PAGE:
Organizations are looking for one mega-tool to manage the entire end-to-end digital asset life cycle–from creation, approval, management, distribution, and archive–across a multitude of use cases such as production, marketing, communications, archives, e-commerce, and more. The fact is that there is no one tool right now that can do this – and people are getting seduced by a “DAM lite” solution with functionality that most closely matches their own departmental use cases, without understanding the functionality that they are sacrificing in the area of asset management. Because we don’t have standards across any of the tools that purport to “solve” the end-to-end digital supply chain problem, vendors end up recreating the wheel and stealing from Peter in one area of funcationality to pay Paul in the other. Ralph, you are spot on -whoever holds the purse strings dictates which flavor of DAM gets chosen – whether this is a dedicated DAM system or another system with a DAM “module” depends on how much they understand about DAM’s role in the information ecosystem.

    I would argue that the undervaluation of dedicated DAM tools is also related to a much larger issue that plagues not just the DAM industry, but all industries under the information management umbrella (ECM, DM, KM, RM, WCM, etc.). The entire practice of information management is undervalued, and as a result, so are the resources needed to manage information successfully – everything from systems, to standards, to staffing, and the principles of information science itself. There is a huge educational problem right now…organizations are beginning to understand that their data and content are assets, but resources are not being allotted to manage these assets effectively because the very practice of information management is not well understood. And you can’t value what you don’t understand. We need to do a better job of educating people on not just the “why,” but also the “how” of information management, and why it is critical to have dedicated systems to support the functionality needed to support effective management of content. We desperately need to demonstrate the ROI of information science, and dedicated DAM systems.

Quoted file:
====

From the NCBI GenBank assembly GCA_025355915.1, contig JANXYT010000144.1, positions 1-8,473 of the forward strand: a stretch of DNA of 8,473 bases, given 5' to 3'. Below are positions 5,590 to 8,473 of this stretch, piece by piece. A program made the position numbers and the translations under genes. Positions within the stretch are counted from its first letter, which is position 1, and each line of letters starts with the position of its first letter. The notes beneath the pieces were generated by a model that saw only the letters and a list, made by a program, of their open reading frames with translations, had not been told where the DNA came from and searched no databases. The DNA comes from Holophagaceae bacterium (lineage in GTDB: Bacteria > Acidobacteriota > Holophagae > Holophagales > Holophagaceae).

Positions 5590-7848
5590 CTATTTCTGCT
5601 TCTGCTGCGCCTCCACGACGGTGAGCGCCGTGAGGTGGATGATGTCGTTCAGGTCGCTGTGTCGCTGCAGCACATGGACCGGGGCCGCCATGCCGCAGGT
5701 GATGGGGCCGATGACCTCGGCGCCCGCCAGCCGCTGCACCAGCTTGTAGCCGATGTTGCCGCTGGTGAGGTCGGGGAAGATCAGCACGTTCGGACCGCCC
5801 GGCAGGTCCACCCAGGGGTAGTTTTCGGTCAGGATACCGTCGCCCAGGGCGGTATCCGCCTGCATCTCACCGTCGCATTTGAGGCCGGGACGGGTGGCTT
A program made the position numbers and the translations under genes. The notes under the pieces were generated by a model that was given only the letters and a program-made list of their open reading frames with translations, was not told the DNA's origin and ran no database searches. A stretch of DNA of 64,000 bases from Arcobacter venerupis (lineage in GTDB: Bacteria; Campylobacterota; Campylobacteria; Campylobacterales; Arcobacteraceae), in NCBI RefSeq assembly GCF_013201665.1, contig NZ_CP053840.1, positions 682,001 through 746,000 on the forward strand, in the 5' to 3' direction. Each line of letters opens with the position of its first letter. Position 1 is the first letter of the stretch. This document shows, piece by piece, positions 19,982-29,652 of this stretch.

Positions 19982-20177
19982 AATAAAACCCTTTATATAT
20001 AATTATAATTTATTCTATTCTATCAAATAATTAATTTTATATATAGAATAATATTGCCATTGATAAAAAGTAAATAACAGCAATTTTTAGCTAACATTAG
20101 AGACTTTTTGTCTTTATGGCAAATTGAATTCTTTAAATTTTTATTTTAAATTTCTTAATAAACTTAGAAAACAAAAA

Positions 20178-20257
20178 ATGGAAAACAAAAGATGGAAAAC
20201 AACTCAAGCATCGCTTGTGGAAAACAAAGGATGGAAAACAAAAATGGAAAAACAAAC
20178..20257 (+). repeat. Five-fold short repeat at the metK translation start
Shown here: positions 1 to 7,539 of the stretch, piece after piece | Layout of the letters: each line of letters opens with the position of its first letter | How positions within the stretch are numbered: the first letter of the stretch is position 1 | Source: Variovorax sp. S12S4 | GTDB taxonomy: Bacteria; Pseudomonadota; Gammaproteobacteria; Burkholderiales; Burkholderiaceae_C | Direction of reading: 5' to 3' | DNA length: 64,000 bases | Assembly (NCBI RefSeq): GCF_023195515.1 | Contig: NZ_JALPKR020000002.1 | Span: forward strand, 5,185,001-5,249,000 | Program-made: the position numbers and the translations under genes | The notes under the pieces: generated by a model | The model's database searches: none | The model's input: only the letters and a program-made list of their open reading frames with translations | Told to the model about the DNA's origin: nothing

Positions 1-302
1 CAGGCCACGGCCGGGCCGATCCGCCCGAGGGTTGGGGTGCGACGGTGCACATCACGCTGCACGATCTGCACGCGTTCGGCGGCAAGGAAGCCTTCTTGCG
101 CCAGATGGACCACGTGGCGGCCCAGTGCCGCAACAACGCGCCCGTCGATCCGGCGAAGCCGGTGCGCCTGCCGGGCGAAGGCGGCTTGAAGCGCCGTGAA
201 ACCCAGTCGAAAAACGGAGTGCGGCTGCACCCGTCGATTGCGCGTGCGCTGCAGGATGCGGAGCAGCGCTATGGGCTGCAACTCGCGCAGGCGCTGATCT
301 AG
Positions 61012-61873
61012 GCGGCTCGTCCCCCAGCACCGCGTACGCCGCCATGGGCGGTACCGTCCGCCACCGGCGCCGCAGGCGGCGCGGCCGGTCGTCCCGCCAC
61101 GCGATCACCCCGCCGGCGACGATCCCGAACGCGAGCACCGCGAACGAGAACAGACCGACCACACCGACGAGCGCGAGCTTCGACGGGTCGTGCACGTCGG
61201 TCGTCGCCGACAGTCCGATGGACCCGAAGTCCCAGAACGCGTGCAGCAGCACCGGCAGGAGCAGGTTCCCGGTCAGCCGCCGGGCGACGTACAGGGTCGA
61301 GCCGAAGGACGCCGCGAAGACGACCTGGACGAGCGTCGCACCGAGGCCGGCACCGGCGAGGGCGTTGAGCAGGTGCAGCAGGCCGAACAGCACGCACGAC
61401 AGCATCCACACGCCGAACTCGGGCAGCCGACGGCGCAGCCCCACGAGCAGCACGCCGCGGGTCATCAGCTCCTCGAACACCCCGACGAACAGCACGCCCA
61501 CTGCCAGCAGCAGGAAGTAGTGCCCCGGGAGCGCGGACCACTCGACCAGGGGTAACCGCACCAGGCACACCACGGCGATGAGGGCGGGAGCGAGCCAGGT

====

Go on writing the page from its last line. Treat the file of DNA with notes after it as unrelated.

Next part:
I say let DAM systems be the foundational repositories, then create standards around this basic functionality so that other best of breed systems can plug in to them, depending on what functionality is needed on top. Modularity, standards, and extensibility have to be the name of the game in order to take advantage of technological developments in a variety of scenarios that we cannot foresee. If vendors can’t get it together to create standards, then we’ll continue to see failed DAM initiatives and further devaluation of information management in general.

    Semantic technologies can offer a reprieve from having to fix the messy situation we’re in right now in the sense that you can keep your silos and just add a semantic layer on top that will tie all of our information together across disparate systems and data models, but I can’t help but think the underlying problem of not valuing the art and science of information management itself will persist – just with another layer of data and complexity on top of it all. If we don’t value the management of information in the systems we have now, adding another layer of data on top of it just doubles the complexity and resources needed to maintain it all…